The NTSB’s investigation is ongoing. Wiedefeld said Metro will work to determine the cause of the defect with the NTSB, consultant Transportation Technology Center and the safety commission.

Commission spokesman Max Smith said Metro and its experts are having frequent discussions.

“It is up to Metrorail to determine the amount of time needed to gather the information and tools it needs to develop and implement an effective plan, as required under our order, to provide for the safety of riders and workers,” Smith said in a statement.

Passenger wait times since the 7000 series was pulled from service — once 30 minutes or more — have been reduced to less than 10 minutes on all lines, Wiedefeld said, a contention that some riders have disputed. The rail system is carrying less than a third of the riders it was before the pandemic due to increased telework and the surge in coronavirus cases.

Metrobus, meanwhile, has been carrying about two-thirds as many customers, outpacing the much larger rail system. The bus system serves a higher proportion of customers who don’t have other options while D.C. schoolchildren rely on it as the city’s de facto school bus system.

Five D.C. Council members Wednesday urged Metro to restore normal bus service, especially after parents reported having to pick up children from bus stops when buses didn’t show. The five members of the council’s Committee on Transportation & the Environment signed a letter to Wiedefeld expressing concern about whether the agency can deliver efficient and safe transportation.

“This is not acceptable, nor is it sustainable,” the letter said. “This service change has forced residents who depend on reliable service, such as students and seniors, to wait in the cold and in inclement weather for interminable periods of time.”

Council members said the service reduction was “in part due to low vaccination and compliance with weekly COVID-19 testing protocols among Metrobus employees.” They proposed that Metro ease the burden on unvaccinated Metrobus operators and instead have drivers take tests before every shift, which council members said would reduce the number of operators held out of work for failing to test.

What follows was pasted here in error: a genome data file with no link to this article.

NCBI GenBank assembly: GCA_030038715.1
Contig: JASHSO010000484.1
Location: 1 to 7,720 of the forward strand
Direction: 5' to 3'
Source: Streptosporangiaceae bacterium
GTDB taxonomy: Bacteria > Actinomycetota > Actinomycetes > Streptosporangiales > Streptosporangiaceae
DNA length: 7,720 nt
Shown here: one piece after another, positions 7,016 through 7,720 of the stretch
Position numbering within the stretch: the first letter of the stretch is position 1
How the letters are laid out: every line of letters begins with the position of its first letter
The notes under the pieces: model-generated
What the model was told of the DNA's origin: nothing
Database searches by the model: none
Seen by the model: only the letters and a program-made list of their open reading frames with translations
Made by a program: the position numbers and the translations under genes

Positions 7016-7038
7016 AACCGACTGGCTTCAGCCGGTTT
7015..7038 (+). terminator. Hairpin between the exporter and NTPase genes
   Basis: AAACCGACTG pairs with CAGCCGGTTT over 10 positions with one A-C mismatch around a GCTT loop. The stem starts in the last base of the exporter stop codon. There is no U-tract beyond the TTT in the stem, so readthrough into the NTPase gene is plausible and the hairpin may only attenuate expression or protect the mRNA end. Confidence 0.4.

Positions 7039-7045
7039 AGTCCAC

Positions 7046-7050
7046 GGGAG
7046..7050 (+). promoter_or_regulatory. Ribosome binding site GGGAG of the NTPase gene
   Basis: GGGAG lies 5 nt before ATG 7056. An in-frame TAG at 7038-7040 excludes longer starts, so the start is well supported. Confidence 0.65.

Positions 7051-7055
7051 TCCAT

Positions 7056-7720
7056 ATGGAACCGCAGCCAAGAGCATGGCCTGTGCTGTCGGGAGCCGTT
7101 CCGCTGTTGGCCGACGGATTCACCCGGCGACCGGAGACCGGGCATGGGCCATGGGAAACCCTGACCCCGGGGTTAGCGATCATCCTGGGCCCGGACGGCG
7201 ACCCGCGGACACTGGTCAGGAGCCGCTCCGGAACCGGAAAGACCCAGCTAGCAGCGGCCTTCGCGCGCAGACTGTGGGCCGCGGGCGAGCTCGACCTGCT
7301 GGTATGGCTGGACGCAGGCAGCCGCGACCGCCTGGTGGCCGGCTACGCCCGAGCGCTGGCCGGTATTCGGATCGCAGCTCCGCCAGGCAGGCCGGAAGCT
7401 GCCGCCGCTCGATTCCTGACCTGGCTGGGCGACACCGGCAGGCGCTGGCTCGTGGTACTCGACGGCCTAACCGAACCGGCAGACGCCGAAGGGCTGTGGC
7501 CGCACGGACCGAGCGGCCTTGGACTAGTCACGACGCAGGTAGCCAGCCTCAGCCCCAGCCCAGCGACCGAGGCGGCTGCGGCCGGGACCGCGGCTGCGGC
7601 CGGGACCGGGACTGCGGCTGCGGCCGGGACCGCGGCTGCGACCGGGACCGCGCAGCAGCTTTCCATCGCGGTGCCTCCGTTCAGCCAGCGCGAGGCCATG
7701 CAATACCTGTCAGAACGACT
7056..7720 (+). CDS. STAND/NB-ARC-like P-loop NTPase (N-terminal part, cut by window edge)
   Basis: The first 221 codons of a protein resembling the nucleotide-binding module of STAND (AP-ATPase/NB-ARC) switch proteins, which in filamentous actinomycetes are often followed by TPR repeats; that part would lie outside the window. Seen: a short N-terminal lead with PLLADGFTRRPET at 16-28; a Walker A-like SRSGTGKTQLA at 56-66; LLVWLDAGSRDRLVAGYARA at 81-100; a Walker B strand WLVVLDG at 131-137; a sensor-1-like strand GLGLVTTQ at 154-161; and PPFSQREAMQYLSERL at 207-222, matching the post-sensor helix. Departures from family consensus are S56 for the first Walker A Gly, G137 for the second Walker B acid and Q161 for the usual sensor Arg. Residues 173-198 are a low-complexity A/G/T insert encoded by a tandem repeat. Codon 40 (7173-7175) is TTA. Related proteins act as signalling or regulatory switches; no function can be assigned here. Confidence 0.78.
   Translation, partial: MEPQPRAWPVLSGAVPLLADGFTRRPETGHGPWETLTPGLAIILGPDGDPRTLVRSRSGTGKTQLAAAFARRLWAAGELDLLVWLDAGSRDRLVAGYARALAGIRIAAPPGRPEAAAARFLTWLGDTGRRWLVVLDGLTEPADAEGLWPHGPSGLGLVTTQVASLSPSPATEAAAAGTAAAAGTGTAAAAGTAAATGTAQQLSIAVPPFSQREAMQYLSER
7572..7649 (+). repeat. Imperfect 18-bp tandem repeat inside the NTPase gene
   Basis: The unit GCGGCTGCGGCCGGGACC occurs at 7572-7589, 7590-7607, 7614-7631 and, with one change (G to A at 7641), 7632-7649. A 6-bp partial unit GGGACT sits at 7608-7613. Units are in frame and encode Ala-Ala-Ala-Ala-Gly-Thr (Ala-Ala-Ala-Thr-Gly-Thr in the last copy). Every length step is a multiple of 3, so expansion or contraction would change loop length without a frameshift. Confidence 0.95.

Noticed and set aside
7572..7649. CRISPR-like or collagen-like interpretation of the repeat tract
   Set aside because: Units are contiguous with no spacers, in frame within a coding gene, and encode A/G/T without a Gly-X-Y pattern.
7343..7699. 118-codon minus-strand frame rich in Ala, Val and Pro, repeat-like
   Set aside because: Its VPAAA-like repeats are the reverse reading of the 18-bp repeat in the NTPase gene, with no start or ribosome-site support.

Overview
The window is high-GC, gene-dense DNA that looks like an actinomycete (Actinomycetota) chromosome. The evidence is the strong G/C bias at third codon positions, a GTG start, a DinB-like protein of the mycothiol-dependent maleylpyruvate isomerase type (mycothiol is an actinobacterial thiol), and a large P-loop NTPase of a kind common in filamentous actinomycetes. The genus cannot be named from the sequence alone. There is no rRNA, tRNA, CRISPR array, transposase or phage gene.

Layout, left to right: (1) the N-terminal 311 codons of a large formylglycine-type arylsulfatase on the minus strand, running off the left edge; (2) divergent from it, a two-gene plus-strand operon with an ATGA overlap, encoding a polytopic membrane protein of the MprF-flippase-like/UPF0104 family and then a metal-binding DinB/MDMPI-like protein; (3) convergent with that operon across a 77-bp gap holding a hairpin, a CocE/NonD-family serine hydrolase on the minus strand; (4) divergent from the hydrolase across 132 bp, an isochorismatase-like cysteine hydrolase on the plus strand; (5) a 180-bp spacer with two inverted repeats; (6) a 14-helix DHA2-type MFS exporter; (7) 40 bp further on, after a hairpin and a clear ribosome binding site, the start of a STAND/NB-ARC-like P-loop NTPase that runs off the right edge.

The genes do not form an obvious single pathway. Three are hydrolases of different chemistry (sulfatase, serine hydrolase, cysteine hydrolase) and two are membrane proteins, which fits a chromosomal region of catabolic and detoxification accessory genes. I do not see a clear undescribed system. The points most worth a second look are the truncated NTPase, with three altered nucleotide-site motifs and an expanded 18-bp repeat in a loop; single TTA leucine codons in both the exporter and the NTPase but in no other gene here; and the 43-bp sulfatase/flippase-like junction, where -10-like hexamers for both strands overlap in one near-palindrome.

If Metro can’t restore normal service, the council members requested that Metro at least staff its reduced schedule more reliably and add several specific routes not being serviced under the current plan.

Metro in October made vaccinations a requirement — one of the few transit agencies to do so.

Wiedefeld responded to the letter, saying the number of employees failing to meet requirements was “minute.” On average, less than 2 percent of workers are not in compliance a day, Metro spokeswoman Sherri Ly said.

“It’s been a has been a very tough period for us, to be frank,” Wiedefeld said. “We have the most COVID cases that we’ve had since the pandemic. Our absenteeism rate is very high.”

Metro board member Tracy Hadden Loh said she has heard low vaccination rates being blamed for the shortage, but she and Wiedefeld pointed out that more than 85 percent of Metro employees are vaccinated.

“We’re all hopeful that this spike is going to come down very quickly, and I think we’re watching that across the globe,” he said. “If that occurs, we’ll bring back the service as quickly as we can.”